Juana Molina


(Domino; 2006)

By Peter Hepburn | 26 January 2008

Even for those of us who really enjoy Juana Molina and her fuzzed out electro-folk, the artist tends to be a bit of a cipher. Not only is the language gap an issue (though even for Spanish speakers this can be a bit far out there), there’s just the sense that she’s on an entirely different page than everybody else. Her slow, lilting songs aren’t really headed anywhere, and there’s no discernible larger message to her music, but at the same time it has a sort of ethereal beauty that distinguishes it easily from pretty much anything else out there. You always know when you’re listening to a Juana Molina track, and it’s usually pretty pleasant.

The success of Molina’s work has always been due as much to her beautiful, perfectly modulated voice as to her flawless incorporation of electronic elements into what amounts to folk music. None of the post-folk musicians here in the States have had nearly as much success adding the sort of subtle, carefully layered elements as Molina, not that many have even necessarily tried. On the title track we get the quiet, creepy organ and bells; on “Malerhido” it’s full on synth tracks and fuzzed out drums; on “Yo No” it’s vocal manipulation and those crashing waves of metallic noise. Everywhere little pieces of unnatural noise spring up, add a little something, and fade back into the song just as naturally as a stray guitar part or drum solo.

If anything, this approach encapsulates the central idea or aim of Son: finding a balance between the natural and the intrusions of the modern world’s gizmos and gadgets. Nowhere do we hear this more clearly than on “La Verdad.” Molina plays a quiet guitar line under field recordings of bird calls, weaving in what sounds for all the world like a pair of slow-building drum tracks; one human-played and the other it’s electronic doppelganger. What’s important, though, is not that’s it’s theoretically interesting, but that it’s absolutely gorgeous, easily the best track on the album. When she multitracks out her voice half-way through the song and starts chopping it up and recycling it back into itself you can’t help but think that Kieran Hebden ought to be taking notes.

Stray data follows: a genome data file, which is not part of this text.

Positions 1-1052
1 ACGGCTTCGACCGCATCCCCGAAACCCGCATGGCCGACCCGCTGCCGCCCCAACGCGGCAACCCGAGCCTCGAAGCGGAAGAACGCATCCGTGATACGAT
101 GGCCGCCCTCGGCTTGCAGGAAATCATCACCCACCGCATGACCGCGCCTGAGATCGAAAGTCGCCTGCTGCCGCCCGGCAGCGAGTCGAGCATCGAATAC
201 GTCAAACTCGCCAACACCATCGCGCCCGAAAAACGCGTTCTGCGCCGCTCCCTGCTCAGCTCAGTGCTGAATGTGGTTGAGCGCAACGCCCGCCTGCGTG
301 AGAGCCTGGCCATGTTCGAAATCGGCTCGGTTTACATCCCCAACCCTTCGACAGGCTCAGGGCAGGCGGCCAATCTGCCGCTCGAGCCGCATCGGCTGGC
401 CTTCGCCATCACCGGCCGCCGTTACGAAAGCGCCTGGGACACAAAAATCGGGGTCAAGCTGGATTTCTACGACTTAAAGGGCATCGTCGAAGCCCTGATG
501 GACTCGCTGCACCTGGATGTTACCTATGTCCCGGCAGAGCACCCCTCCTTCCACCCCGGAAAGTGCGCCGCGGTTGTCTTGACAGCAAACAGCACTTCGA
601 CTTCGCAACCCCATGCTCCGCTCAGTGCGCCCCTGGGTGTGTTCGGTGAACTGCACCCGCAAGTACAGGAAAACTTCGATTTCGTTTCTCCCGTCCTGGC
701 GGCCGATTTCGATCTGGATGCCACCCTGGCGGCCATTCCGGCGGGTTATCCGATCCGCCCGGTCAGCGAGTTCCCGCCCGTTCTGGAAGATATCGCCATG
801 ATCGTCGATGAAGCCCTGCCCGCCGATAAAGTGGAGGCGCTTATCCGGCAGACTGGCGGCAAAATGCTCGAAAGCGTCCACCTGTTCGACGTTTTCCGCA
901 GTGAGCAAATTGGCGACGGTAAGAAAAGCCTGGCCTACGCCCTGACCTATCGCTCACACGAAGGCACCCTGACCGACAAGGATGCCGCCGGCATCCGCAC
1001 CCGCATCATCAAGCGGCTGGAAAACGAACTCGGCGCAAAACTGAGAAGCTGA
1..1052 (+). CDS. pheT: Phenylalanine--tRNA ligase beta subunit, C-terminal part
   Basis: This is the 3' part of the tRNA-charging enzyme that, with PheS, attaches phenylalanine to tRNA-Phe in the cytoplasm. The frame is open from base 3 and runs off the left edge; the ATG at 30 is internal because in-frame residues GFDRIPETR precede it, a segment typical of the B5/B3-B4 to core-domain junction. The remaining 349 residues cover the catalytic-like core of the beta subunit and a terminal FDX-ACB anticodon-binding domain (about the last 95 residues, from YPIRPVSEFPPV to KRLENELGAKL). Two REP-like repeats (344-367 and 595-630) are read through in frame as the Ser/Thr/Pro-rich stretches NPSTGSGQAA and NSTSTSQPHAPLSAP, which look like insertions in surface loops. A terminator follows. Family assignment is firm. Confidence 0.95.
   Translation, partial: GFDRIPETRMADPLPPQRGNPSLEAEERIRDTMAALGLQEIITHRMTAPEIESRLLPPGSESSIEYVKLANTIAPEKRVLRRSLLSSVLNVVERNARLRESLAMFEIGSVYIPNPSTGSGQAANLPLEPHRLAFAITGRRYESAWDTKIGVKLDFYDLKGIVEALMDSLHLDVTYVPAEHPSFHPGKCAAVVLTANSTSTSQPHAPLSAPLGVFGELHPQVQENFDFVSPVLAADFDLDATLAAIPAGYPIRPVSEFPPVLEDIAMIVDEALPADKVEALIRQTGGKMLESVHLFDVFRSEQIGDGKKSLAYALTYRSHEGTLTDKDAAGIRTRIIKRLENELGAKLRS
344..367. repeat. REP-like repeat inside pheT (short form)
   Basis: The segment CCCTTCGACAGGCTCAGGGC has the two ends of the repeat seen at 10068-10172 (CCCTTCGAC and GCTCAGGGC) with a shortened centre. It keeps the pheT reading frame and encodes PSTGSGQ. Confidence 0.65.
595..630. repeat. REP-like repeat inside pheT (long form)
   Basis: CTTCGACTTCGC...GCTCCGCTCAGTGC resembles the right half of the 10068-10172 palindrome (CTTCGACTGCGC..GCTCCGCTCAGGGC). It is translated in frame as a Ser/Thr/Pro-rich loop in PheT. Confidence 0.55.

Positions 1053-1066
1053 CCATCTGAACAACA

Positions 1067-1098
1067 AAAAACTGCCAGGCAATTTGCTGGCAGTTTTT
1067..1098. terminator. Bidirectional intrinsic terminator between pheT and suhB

Of course, the same problems crop up on Son that have emerged on past albums. With three tracks over six minutes, you get the feeling that Molina often doesn’t know when to quit with a song. Even “La Verdad” has a vocal coda that could have been sliced down, and the slow vocal games of the last three minutes of “Hay Que Ver Si Voy” don’t add much, if anything, to the song. “Un Beso Llega,” with Molina’s crazy scat-singing middle section becomes more experimental (in a good way) as it heads past the five-minute mark, but the last minute of the song is unnecessary and more distracting than interesting.

Molina also runs up against the common complaint with her music. Even with the gorgeous multitracked chorus on “No Seas Antipatica” or the straight-forward guitar-focused folk of “Rio Seco” there’s never much of a hook to Molina’s music. Without attention and focus it’s easy to see it as little more than above-average musak. When I used “ethereal” to describe Molina’s music, I quite meant it; there’s very little to get attached to here. Son strikes me as even more experimental than Tres Cosas, and as such it’s less interested than that record on really opening itself up to the listener. That may be a good thing, admirable even, but it doesn’t stop the whole thing from feeling a little cold at first listen. Given time, though, and a willingness to put up with, or even revel in Molina’s idiosyncrasies and games, Son does reveal itself as quite a pretty little record.